Steve accepts the slice and cuts it neatly, working with fork and knife. He's not one to go facefirst into a food trough, which is rare for a man who spent a lot of time with the infantry. Food is fuel, and eaten quickly.

"Mmm. I think the rare cut is the way to go," he agrees. He pauses, glancing at Haven, then looks at her. "Can I ask you a question?" he says. "Why /did/ you ask me out? I'm not exactly someone who's up to date on the social scene these days," he says. "And I thought most noncoms didn't care much for officers."

"See? I know that of which I speak." Haven grins, before she's taking another bite. Hands are not idle, quickly slicing up her meat and sliding him another piece. She will wash that bite down with some wine, a lift of her glass towards the waiter for a refill.

Brows will lift over her blue eyes, as she looks at him. "Full disclosure? I wanted to see if I could throw you off. Which I did." There's a small little smirk with that. "Add in the fact I was feeling a little guilty for snarling at you like I did.." She shrugs. "I don't look at ranks, really. I'm getting out of that life, remember?" She'll carefully watch her plate, forking up another bite of meat before blue eyes will meet his, and she'll deliver the next bit of her answer. "Add to the fact you're pretty damned handsome, and I'm not exactly well versed in the dating scene.. I thought we might be able to have some fun."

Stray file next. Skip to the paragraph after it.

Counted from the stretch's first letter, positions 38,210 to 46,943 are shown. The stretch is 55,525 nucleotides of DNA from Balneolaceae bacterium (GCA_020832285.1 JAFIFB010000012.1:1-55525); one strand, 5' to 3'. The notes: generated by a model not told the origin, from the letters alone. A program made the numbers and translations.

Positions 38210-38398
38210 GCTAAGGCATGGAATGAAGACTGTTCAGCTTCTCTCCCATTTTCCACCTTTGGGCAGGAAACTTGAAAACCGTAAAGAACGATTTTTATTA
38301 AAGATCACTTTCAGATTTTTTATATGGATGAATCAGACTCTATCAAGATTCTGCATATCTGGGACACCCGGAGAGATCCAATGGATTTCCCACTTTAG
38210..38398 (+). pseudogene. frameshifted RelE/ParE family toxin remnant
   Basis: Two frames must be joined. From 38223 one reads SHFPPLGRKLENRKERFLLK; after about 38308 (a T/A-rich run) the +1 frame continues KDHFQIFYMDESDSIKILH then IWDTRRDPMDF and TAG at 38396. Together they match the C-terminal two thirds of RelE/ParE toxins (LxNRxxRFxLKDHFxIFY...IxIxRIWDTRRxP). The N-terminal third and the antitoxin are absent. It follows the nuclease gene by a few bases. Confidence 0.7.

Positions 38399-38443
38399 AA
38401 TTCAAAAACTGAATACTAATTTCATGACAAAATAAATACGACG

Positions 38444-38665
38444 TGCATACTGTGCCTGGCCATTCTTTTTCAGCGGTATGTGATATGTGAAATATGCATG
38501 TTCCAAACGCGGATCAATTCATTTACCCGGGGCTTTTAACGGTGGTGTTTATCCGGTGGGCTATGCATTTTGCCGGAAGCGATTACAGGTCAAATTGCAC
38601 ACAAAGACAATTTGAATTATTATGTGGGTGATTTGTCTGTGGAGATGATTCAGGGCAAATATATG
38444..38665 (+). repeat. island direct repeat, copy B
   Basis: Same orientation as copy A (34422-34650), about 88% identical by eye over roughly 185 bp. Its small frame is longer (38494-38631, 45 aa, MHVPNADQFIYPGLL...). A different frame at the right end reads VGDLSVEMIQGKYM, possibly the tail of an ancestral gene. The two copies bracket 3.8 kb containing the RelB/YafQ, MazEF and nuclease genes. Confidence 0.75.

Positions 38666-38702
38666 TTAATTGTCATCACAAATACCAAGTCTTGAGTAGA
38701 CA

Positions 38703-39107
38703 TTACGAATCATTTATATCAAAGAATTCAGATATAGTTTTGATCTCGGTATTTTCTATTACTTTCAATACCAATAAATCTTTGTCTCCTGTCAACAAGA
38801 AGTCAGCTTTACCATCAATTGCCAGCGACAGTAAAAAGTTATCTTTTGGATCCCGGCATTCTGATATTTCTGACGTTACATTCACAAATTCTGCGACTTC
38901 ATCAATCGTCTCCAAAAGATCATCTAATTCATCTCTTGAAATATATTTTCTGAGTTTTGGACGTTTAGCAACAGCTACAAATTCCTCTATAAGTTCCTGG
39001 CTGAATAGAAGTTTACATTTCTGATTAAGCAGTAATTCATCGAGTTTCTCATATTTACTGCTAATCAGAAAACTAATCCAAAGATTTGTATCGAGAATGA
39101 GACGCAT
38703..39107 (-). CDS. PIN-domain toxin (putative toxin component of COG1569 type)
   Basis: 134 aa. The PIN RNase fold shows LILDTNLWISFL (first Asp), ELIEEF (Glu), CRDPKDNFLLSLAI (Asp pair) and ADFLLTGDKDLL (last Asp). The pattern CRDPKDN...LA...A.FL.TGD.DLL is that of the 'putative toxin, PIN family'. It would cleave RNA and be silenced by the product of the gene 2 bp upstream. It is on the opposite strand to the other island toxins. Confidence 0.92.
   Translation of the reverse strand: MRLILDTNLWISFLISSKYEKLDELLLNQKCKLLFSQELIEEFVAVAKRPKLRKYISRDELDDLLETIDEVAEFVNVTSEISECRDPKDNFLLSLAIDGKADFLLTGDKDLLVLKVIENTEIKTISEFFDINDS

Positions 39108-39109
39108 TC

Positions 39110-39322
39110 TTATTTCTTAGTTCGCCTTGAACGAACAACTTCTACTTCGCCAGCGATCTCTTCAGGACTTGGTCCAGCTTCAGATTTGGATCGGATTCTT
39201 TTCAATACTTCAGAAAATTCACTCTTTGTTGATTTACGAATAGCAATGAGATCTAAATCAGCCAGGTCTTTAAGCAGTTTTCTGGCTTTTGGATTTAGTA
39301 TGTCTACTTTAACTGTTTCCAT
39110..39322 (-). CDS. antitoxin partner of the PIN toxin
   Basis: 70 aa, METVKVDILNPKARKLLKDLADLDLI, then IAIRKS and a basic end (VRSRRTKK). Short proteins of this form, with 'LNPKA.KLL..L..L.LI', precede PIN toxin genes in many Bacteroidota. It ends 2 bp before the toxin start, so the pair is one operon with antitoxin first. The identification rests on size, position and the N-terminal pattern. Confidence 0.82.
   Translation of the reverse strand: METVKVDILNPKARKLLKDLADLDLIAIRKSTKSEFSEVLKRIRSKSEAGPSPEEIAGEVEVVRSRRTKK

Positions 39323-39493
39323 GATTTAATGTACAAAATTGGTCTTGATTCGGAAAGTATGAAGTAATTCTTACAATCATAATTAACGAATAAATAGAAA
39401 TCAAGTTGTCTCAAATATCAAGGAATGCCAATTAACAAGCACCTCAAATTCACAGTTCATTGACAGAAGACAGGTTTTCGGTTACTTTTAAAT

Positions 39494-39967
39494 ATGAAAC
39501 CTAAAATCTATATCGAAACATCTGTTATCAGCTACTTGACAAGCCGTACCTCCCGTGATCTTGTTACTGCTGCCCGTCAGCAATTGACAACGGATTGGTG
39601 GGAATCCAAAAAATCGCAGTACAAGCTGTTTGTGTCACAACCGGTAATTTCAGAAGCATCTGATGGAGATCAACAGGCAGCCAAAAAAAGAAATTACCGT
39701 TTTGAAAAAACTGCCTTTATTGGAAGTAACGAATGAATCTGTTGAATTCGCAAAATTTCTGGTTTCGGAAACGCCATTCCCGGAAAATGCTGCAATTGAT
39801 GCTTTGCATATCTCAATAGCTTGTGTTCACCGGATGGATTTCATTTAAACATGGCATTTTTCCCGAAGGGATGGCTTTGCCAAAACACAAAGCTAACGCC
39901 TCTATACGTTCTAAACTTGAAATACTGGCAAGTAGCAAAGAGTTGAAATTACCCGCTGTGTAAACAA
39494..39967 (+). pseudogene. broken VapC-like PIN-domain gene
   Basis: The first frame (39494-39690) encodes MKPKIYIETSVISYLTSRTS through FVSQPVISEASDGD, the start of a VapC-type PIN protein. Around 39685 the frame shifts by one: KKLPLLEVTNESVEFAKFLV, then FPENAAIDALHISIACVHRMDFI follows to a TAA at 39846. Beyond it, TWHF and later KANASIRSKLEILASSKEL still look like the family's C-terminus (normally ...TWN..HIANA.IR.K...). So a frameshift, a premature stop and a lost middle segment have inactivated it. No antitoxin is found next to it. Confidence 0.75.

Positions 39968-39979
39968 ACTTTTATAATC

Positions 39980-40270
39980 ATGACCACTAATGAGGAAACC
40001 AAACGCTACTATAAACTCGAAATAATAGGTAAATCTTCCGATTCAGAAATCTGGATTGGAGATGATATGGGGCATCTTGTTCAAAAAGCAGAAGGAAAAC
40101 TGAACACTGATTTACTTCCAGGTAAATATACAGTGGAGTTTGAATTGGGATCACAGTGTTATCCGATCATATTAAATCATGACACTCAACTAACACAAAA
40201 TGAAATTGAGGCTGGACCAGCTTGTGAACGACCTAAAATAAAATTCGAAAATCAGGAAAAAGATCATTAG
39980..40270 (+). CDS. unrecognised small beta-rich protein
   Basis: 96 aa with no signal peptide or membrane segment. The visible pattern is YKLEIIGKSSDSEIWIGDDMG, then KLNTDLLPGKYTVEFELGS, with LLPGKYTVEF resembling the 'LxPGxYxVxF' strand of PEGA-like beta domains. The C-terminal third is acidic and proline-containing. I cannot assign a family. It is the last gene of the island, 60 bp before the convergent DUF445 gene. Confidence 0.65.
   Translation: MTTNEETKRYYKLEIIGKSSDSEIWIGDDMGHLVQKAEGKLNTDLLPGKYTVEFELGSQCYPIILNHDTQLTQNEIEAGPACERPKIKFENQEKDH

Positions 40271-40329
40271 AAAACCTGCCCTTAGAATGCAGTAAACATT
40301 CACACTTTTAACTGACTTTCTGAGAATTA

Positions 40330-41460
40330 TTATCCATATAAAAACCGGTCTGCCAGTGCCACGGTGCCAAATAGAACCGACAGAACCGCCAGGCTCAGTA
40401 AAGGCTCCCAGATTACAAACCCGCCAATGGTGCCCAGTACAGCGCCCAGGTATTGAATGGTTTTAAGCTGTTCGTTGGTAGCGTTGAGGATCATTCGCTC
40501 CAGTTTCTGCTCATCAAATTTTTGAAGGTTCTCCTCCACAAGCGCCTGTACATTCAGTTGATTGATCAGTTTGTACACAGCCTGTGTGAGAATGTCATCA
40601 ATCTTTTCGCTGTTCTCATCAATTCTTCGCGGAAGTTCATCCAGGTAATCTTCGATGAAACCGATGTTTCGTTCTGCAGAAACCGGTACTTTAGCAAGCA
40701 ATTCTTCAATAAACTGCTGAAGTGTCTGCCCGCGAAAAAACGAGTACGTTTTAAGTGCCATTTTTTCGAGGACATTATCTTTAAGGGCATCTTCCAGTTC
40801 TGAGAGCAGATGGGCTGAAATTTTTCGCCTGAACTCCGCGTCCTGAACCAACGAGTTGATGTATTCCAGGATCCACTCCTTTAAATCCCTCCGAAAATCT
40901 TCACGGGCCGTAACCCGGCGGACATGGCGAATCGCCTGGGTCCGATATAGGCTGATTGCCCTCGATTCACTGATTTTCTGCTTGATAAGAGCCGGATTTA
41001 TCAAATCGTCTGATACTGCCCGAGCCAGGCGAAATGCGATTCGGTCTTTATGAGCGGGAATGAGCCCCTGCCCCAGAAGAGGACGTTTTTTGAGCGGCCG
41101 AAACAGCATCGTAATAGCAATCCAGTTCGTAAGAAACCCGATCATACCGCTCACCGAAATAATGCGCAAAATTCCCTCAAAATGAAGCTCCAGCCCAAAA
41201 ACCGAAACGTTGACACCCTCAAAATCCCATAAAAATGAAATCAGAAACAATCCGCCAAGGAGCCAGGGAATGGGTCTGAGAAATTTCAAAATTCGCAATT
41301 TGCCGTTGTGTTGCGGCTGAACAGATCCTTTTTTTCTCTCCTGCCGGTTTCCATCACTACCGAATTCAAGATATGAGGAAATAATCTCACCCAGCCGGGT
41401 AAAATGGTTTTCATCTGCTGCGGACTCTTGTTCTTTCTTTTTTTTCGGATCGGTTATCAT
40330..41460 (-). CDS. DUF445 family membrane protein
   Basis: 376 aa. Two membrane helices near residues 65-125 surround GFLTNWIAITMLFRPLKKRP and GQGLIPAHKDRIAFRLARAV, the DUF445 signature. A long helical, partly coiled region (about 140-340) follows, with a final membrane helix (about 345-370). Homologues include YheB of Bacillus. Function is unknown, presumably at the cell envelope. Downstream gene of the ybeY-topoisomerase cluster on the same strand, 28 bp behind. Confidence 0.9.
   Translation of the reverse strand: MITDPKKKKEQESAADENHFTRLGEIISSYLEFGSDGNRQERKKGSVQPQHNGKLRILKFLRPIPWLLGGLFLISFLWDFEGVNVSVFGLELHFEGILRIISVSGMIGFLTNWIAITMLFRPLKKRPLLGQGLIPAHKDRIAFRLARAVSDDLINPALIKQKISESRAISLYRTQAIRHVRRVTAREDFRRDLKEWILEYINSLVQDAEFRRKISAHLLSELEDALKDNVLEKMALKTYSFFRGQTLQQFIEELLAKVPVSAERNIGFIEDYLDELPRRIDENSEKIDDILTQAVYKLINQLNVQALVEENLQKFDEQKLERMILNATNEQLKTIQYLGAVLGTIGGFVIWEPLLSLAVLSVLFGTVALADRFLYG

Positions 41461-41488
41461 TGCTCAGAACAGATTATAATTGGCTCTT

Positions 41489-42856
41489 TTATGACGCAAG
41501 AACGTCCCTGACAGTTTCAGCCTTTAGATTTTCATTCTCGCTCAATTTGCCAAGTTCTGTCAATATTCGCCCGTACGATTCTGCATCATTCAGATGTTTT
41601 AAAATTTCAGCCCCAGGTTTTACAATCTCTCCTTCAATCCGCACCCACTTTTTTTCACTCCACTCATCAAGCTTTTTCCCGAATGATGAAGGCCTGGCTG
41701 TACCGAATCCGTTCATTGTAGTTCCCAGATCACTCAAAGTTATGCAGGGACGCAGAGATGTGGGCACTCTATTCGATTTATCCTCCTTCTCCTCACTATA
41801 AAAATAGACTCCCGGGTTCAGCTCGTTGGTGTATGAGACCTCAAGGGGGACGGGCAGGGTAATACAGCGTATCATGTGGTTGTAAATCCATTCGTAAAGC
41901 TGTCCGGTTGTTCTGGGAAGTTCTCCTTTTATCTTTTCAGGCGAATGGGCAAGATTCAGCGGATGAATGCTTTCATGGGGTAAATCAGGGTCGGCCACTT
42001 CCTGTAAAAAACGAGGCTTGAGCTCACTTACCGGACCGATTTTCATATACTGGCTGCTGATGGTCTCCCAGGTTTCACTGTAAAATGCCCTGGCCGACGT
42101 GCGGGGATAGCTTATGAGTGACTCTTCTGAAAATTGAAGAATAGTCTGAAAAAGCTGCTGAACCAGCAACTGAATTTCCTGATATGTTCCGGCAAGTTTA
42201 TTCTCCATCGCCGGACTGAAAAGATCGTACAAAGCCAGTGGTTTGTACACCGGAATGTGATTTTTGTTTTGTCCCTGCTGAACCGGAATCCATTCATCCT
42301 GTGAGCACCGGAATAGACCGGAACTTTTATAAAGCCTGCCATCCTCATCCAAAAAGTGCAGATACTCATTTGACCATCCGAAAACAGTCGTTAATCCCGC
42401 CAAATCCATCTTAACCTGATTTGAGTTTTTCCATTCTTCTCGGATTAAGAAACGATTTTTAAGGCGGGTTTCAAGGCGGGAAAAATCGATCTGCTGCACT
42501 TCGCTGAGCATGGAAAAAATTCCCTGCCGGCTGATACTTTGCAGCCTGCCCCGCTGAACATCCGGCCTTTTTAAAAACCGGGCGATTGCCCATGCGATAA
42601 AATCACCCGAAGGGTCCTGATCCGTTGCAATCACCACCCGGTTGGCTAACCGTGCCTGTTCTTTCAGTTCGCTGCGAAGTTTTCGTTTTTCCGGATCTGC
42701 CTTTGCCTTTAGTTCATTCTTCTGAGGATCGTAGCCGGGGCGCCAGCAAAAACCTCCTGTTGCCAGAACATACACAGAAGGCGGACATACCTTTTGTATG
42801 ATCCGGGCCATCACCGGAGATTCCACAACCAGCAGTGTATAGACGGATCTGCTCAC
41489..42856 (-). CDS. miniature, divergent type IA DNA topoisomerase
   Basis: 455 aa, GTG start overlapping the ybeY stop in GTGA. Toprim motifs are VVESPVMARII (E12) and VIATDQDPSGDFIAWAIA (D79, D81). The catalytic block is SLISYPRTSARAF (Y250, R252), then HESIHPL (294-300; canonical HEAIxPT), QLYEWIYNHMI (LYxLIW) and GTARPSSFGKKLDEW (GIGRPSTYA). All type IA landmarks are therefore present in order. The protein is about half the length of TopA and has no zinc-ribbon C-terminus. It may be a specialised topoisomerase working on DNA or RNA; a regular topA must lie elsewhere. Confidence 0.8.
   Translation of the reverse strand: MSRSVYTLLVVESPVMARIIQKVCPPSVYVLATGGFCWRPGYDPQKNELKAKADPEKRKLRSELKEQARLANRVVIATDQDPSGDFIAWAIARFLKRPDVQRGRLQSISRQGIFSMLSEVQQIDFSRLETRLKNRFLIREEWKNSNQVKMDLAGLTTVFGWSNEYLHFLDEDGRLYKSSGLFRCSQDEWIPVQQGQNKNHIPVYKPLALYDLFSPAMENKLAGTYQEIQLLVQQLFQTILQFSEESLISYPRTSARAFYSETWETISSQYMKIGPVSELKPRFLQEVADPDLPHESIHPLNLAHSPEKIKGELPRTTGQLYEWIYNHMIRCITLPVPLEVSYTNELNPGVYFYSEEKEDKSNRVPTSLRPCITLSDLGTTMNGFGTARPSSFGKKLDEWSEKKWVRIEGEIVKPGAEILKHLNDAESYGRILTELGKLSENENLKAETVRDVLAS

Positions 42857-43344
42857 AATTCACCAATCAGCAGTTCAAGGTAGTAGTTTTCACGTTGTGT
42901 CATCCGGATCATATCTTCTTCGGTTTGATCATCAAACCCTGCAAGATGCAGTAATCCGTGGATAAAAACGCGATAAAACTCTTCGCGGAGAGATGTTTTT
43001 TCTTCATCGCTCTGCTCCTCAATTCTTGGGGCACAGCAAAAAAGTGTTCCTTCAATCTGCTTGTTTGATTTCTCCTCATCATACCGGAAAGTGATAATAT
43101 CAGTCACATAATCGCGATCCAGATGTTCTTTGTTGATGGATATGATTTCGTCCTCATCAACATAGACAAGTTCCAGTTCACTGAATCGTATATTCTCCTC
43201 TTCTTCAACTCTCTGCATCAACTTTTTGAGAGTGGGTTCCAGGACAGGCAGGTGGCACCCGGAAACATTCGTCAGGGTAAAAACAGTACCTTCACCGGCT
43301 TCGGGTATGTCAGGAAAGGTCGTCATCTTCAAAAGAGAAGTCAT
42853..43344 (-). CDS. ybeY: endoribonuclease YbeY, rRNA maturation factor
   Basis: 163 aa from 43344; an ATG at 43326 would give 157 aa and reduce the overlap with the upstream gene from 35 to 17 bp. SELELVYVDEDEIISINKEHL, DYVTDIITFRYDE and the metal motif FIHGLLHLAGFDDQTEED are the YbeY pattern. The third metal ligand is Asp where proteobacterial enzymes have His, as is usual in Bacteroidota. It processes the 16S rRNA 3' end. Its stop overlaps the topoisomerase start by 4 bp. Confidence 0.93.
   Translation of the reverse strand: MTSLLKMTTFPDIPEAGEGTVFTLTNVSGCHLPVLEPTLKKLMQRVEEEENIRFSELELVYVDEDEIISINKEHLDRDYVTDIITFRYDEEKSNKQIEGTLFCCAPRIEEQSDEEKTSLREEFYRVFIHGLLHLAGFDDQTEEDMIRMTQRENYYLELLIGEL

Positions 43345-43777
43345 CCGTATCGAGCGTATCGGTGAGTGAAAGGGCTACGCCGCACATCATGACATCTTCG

Steve doesn't blush, but he grins and ducks his gaze away from her intensely blue gaze. "I— well, that's… mighty kind of you," he tells Haven. "You're pretty easy on the eyes yourself."

He pushes the little slice of steak around on his plate. "Uh… if you're looking to me to be the voice of experience, I won't be much help," he says, ruefully. "I'm… it's… well, it's complicated," he says, a little flatly, and his eyes turn very distant as he loses himself in thought for a little while.

She will blush, just a bit. "Well, I put some time into this look, it's nice to know it is appreciated." Deflecting with humor, it is her go to, as if that's not obvious. She'll smile for the waiter as her wine is refilled, bu her eyes are concerned.

"Steve?" Her voice is quiet, pitched low with a note of panic in it as she reaches out to touch him. That distant look, that disconnect.. well, in her world, that's a sign of a flashback coming on like a runaway train. "Hey." Her fingers will close at his wrist. "Well, like I said, I figured both of us were sort of at sea with the whole dating thing."